To safeguard the investors' interest, the fund houses are keeping a close watch on the developments and are looking to take a collective call on the resolutions to be moved at shareholder meetings of various listed Tata firms.
The continuing boardroom battle at the Tatas has brought mutual funds into a huddle, given their over Rs 20,000 crore investment in shares of listed companies of the conglomerate as also the huge amount of money parked by Tata firms in various debt and equity funds. To safeguard the investors’ interest, the fund houses are keeping a close watch on the developments and are looking to take a collective call on the resolutions to be moved at shareholder meetings of various listed Tata firms.
The main promoter entity Tata Sons has already proposed extra-ordinary general meeting of shareholders at some firms to seek ouster of Cyrus Mistry from their respective boards.
Mistry was removed as Tata Sons chairman last month while his predecessor Ratan Tata was called back as the interim head, triggering a major boardroom battle in the group with a flurry of allegations and counter-allegations from the two sides.
Mutual funds, which have an exposure of over Rs 20,000 crore in shares of various Tata companies, are keeping track of the developments and are being wooed by both the camps for support, top fund managers said.
Foreign portfolio investors, who are also heavily invested in Tata shares, are also closely monitoring the moves and have approached the markets regulator Sebi, independent directors and management of respective companies to ensure the minority investors’ interest is safeguarded.
The foreign and domestic institutional investors are worried about the plunge in share valuations after Mistry’s abrupt ouster from Tata Sons and the subsequent boardroom battles at the group’s various listed companies. The board members of some companies have already appeared to be divided.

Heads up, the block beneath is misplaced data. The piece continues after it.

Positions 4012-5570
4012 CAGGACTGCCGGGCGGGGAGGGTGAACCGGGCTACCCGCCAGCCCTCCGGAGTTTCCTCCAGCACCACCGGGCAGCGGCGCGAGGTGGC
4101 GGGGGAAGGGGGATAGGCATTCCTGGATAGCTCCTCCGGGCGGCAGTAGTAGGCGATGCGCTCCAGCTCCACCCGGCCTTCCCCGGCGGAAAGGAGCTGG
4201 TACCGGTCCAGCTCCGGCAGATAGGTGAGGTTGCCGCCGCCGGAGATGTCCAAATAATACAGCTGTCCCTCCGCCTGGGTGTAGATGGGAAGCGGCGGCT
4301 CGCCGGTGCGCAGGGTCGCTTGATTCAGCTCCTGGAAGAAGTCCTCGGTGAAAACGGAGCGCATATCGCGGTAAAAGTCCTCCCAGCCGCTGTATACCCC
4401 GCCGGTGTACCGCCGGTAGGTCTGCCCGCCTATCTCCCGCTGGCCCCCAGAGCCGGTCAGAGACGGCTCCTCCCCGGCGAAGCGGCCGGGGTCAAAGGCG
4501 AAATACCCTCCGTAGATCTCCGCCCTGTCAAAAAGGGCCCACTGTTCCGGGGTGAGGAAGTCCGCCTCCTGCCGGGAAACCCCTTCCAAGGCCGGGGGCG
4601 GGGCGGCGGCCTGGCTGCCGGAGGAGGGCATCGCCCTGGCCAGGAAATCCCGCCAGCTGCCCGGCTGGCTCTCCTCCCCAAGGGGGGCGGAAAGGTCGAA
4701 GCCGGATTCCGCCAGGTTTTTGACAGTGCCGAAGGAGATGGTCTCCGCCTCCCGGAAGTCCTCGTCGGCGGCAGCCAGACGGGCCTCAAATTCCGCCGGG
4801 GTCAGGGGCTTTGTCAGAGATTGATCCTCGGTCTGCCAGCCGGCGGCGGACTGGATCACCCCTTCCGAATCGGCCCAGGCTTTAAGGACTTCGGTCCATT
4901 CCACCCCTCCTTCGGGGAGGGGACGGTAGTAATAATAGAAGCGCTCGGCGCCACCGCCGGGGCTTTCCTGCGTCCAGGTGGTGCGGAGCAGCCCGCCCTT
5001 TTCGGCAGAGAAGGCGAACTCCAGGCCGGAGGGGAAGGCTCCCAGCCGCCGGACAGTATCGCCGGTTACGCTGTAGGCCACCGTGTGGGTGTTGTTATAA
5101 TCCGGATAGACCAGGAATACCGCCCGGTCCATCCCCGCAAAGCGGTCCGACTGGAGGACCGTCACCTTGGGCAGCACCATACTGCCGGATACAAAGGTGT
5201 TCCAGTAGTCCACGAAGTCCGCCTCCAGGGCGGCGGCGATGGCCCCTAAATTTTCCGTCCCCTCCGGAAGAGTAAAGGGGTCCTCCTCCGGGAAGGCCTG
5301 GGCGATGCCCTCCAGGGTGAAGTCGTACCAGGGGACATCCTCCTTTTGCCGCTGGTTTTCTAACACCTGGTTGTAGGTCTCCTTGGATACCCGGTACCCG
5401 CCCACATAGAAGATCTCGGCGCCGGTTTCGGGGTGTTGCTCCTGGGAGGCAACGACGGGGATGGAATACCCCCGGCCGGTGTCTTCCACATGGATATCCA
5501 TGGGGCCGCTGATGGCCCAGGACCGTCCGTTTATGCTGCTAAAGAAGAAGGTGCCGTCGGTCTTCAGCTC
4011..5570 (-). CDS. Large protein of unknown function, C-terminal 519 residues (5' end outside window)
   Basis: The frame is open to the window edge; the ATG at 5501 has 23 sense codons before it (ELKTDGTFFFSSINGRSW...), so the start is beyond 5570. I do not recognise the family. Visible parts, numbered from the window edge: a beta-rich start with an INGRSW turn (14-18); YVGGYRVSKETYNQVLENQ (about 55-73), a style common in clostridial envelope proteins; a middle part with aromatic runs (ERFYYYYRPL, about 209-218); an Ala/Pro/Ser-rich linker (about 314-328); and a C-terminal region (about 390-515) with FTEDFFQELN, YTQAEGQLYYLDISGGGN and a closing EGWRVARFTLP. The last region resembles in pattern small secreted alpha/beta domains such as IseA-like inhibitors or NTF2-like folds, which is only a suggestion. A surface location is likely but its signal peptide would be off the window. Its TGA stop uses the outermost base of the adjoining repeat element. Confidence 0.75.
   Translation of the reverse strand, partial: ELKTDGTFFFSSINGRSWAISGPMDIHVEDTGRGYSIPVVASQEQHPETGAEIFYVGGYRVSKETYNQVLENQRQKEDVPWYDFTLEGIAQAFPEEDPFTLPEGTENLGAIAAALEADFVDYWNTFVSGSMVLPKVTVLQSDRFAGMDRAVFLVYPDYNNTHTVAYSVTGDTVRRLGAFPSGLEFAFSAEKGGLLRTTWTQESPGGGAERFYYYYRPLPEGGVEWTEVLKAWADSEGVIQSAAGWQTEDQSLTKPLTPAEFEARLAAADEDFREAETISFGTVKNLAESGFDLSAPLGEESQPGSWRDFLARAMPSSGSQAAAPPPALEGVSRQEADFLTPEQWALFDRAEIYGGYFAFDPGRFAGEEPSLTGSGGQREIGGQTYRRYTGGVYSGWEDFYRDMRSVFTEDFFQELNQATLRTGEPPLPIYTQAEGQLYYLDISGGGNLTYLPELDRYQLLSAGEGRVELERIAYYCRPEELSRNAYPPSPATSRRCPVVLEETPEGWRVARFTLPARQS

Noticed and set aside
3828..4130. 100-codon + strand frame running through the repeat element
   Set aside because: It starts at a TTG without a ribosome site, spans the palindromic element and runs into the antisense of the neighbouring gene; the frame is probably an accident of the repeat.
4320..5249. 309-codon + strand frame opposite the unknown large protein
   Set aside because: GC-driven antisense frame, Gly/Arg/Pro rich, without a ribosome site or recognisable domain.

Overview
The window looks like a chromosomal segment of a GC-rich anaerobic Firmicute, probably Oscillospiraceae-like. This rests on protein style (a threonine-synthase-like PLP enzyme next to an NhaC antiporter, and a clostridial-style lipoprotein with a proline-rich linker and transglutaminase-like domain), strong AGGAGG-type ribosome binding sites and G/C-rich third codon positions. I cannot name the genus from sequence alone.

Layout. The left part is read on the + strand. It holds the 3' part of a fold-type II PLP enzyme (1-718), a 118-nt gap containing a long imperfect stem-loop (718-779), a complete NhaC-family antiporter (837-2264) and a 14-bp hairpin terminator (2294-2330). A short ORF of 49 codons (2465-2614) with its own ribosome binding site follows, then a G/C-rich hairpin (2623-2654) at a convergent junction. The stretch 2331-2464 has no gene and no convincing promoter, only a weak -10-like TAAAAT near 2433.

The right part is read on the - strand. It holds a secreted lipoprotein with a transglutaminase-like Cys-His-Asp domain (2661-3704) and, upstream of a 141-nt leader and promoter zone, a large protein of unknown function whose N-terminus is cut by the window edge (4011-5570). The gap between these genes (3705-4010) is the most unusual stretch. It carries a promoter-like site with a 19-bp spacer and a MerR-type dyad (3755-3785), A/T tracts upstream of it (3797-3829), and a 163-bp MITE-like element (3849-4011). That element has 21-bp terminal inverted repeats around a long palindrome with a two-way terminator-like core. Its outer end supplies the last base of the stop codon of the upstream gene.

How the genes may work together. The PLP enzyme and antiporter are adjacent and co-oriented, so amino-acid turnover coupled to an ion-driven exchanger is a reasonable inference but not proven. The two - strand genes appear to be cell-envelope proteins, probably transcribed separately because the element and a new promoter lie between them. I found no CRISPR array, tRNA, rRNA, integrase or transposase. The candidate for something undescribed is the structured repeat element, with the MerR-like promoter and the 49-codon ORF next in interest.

Regarding mutual funds, a committee headed by chief of a leading private fund house is monitoring the developments related to the Tata-Mistry saga, sources said.
The committee comprises 19 members, including chief investment officers of various fund houses.
Given the sensitivity of the matter, none of the fund managers agreed to be named, but said they are still convinced about long-term returns from Tata stocks, but want to be assured that the short-term volatility gets contained. Some are also concerned about any possible redemption pressure by Tata group companies regarding their huge investments in various debt and equity schemes of various fund houses.
The fund houses with significant exposure to various Tata stocks include ICICI Prudential MF, Reliance MF, SBI MF, HDFC MF and Franklin Templeton MF.
In the past two weeks, Tata Group firms have witnessed a combined market capitalisation erosion of around Rs 50,000 crore.
“The exposure of fund mangers is scattered across several sectors that recent drop in stocks of Tata Group firms will not have any major impact on their investments in longer term,” chief investment officer of a mutual fund house said.
The fund houses, as also other institutional investors, want an early resolution of the spat between the two warring camps — the Tatas and the Mistrys.
State-owned LIC, which is also invested heavily in various Tata companies, as also various public and private sector insurers as well as the banks are also keeping a close tab on the developments, given their significant exposure to the group.
Mistry’s family firm, Shapoorji Pallonji, is a construction major and a major individual shareholder in Tata firms with its over 18 per cent stake in Tata Sons, one of the main holding companies for various firms of the group.
However, Tatas-controlled Trusts have over two-third stake in Tata Sons.
Both the factions are trying to rally support of various institutional investors.